The cytosolic protein kinase CK2 phosphorylates cardiac calsequestrin in intact cells
- 179 Downloads
The luminal SR protein CSQ2 contains phosphate on roughly half of the serines found in its C-terminus. The sequence around phosphorylation sites in CSQ2 suggest that the in vivo kinase is protein kinase CK2, even though this enzyme is thought to be present only in the cytoplasm and nucleus. To test whether CSQ2 kinase is CK2, we combined approaches that reduced CK2 activity and CSQ2 phosphorylation in intact cells. Tetrabromocinnamic acid, a specific inhibitor of CK2, inhibited both the CSQ2 kinase and CK2 in parallel across a range of concentrations. In intact primary adult rat cardiomyocytes and COS cells, 24 h of drug treatment reduced phosphorylation of overexpressed CSQ2 by 75%. Down-regulation of CK2α subunits in COS cells using siRNA, produced a 90% decrease in CK2α protein levels, and CK2-silenced COS cells exhibited a twofold reduction in CSQ2 kinase activity. Phosphorylation of CSQ2 overexpressed in CK2-silenced cells was also reduced by a factor of two. These data suggested that CSQ2 in intact cells is phosphorylated by CK2, a cytosolic kinase. When phosphorylation site mutants were analyzed in COS cells, the characteristic rough endoplasmic reticulum form of the CSQ2 glycan (GlcNAc2Man9,8) underwent phosphorylation site dependent processing such that CSQ2-nonPP (Ser to Ala mutant) and CSQ2-mimPP (Ser to Glu mutant) produced apparent lower and greater levels of ER retention, respectively. Taken together, these data suggest CK2 can phosphorylate CSQ2 co-translationally at biosynthetic sites in rough ER, a process that may result in changes in its subsequent trafficking through the secretory pathway.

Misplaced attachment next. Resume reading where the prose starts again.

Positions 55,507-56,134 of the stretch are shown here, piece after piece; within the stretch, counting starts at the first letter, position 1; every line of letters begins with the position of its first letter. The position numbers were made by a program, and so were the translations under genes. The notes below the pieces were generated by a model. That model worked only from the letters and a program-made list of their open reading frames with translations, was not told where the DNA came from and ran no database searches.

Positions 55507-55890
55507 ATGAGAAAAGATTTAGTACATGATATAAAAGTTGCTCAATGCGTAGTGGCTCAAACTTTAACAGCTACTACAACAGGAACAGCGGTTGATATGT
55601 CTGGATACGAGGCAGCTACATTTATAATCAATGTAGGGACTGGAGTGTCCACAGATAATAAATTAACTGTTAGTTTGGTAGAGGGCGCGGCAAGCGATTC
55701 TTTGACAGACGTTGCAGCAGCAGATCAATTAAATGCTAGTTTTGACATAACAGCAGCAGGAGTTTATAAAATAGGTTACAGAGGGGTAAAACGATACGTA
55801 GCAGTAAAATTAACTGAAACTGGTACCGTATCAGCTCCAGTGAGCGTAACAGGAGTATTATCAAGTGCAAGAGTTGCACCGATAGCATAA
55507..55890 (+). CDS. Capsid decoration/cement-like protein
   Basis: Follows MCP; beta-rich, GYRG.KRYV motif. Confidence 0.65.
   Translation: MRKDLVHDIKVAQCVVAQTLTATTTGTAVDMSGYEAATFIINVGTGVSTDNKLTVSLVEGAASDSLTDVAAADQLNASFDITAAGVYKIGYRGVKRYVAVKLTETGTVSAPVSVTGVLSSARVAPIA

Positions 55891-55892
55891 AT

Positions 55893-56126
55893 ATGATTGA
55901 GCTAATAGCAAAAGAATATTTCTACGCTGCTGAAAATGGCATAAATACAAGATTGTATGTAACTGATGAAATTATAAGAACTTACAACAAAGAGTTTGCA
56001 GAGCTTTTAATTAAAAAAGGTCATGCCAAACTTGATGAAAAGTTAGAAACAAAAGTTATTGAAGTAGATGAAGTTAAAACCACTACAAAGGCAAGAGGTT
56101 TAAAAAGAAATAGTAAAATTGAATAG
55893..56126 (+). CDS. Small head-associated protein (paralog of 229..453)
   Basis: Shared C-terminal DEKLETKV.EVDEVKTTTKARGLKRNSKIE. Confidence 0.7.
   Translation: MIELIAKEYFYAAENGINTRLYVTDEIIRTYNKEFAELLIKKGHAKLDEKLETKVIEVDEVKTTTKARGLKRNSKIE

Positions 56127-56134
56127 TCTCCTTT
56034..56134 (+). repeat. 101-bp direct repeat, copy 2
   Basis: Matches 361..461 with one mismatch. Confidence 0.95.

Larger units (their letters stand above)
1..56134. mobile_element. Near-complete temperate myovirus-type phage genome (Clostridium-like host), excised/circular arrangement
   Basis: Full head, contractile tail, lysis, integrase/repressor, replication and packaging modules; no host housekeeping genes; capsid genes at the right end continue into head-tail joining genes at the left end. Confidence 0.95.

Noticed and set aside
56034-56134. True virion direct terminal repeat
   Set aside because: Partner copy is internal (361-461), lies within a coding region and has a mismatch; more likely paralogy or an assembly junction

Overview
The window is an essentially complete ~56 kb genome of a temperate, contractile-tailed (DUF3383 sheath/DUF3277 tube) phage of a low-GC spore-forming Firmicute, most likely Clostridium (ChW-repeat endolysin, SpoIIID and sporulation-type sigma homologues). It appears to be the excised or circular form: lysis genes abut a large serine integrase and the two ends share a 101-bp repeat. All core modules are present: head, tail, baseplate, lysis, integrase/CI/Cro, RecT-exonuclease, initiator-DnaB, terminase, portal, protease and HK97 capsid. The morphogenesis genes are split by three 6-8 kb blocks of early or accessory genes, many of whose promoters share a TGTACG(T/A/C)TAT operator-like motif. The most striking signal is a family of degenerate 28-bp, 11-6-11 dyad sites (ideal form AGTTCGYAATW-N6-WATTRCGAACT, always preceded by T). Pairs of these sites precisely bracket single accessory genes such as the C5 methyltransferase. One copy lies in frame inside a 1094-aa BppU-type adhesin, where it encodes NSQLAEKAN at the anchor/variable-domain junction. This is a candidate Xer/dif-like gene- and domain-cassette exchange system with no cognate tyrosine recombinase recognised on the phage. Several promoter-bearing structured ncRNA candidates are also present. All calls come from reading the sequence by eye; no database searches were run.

KeywordsCalsequestrin CK2 Phosphorylation Sarcoplasmic reticulum Kinase inhibitors siRNA Glycosylation Rough ER
Fast-twitch skeletal muscle calsequestrin
Wild-type cardiac calsequestrin sequence
Adenovirus for CSQ2 Ser → Ala mutant
adenovirus for CSQ2 Ser → Glu mutant
Multiplicity of infection
We wish to thank Lauren Dovantzis for expert technical assistance. This study was supported by grant HL62586 from the NIH/NHLBI.
- 36.Duncan JS, Gyenis L, Lenehan J, Bretner M, Graves LM, Haystead TA, Litchfield DW (2008) An unbiased evaluation of CK2 inhibitors by chemoproteomics: characterization of inhibitor effects on CK2 and identification of novel inhibitor targets. Mol Cell Proteomics 7:1077–1088PubMedCrossRefGoogle Scholar